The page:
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Critters of Coomalie Creek: Flight Lieutenant G. A. Greenwood and Sergeant B. Agnew pose with their squadron mascots, a joey (baby kangaroo) and what appears to be a dog not long out of puppyhood. This photograph was taken in 1943 at Coomalie Creek, an air field built by the Royal Australian Air Force in the North Territory in Australia during World War II.

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Little cat, big ship: During World War I, this tiny tabby cat was the mascot of the HMAS Encounter, a destroyer with the Royal Australian Navy. In 1914 this warship patrolled the Fiji-Samoa area. This photograph, taken sometime between 1914 and 1918, shows the ship's feline guest quite at home nestled inside the muzzle of a six-inch gun.

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Odd couple: The HMAS Sydney had two mascots who didn't get along: Able Seaman J. T. Walker with his pup Shrapnel and Able Seaman Gamble with his cat Salvo.

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The General is coming: It wasn't just soldiers who adopted mascots during times of war. This puppy, who's just had a bath, was the mascot to a cookhouse of the 9th Australian division. The dog was getting cleaned up in anticipation of a visit from Gen. Douglas Macarthur on July 16, 1943.

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Major pose: On July 15, 1915, Staff Sergeant Major Gabriel Albert Morgan Morgan posed for this official portrait. His four-legged comrade is wearing a forage cap.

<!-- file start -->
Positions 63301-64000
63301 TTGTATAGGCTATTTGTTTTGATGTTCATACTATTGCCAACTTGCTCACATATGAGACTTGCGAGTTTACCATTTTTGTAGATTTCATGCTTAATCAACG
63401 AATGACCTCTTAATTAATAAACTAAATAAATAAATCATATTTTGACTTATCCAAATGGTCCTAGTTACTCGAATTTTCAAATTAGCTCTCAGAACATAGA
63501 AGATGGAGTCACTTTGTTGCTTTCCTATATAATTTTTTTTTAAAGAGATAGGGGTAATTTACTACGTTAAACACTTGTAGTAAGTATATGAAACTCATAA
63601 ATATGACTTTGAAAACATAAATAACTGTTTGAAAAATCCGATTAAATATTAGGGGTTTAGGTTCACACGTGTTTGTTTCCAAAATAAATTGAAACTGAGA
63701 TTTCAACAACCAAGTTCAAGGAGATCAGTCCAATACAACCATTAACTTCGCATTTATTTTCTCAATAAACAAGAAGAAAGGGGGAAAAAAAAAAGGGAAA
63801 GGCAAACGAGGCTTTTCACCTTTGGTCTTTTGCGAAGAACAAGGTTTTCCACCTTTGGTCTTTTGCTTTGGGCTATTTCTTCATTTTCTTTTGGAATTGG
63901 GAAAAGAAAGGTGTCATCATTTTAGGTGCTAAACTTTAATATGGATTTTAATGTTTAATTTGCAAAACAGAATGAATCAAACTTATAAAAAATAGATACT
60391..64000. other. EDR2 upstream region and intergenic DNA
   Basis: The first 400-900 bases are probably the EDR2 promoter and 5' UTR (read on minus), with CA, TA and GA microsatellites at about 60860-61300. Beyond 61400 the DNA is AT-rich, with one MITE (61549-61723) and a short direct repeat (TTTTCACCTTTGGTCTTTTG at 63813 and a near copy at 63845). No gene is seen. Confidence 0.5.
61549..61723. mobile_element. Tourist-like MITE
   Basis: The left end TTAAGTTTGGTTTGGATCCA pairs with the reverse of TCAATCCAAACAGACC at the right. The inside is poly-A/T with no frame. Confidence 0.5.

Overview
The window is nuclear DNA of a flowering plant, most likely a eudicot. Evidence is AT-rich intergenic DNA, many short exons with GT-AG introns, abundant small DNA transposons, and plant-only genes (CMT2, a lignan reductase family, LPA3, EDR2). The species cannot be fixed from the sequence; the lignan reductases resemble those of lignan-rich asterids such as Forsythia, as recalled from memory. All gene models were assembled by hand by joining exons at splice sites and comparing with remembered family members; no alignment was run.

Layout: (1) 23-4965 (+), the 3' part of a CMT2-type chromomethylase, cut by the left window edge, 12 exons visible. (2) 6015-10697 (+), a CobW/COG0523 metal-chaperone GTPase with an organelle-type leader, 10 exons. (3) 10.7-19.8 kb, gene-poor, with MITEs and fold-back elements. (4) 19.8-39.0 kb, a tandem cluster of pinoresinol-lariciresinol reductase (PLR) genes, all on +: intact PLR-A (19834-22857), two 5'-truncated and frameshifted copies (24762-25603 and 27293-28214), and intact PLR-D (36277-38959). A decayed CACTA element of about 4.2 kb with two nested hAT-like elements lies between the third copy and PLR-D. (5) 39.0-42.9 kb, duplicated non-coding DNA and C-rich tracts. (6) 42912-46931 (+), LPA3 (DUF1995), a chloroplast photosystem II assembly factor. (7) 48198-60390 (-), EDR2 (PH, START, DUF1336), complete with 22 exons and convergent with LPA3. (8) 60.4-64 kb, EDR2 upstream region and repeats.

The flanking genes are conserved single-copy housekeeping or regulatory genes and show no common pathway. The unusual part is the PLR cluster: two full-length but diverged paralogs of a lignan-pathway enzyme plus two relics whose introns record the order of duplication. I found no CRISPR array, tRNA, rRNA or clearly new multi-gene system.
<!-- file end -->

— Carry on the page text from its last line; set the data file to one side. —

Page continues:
Cobber and the cockatoo: Camp mascots of No. 1 Camp, Tatura Internment Group, Whacko the sulphur-crested cockatoo and Cobber the dog.

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Regular Joe, baby joey: An American soldier at an advanced Allied base, with his pet kangaroo.

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A Koala goes to Cairo: A corporal, probably on the staff of the 2nd Australian general hospital, holds a koala.

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All creatures, big and small: Ferdie, the pygmy flying phalanger (a miniature marsupial native to Australia) settling on the arm of Officer Robert Addison on June 14, 1945, had a reputation that far exceeded his small size. While hanging out with the boys of Royal Australian Air Force he developed a taste for beer and was said to be fond of drinking it in by the tablespoon. And while the Spitfire squadron pilots counted a number of other mascots in their ranks -- 15 dogs, a cat, a possum, and a rooster -- he was by far the favorite.

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Sgt. So Long, Farewell: Sergeant Eric Campbell crouches on the snowy ground to shake the paw of Dean, a veteran mine dog, as he prepares to depart Korea in March 1956.

According to Anna M. Waller's 1958 report entitled "Dogs and National Defense," the United States first employed a mine detection unit in 1943. These canines were trained to "to detect buried objects of all kinds ... more particularly non-metallic mines, anti-tank and anti-tank personnel mines, trip wires and booby traps. [The dog were] was taught to indicate the position of a buried mine by sitting down from one to four paces from the concealed objects. If he detected a trip wire or booby trap he was trained to halt or refuse to advance."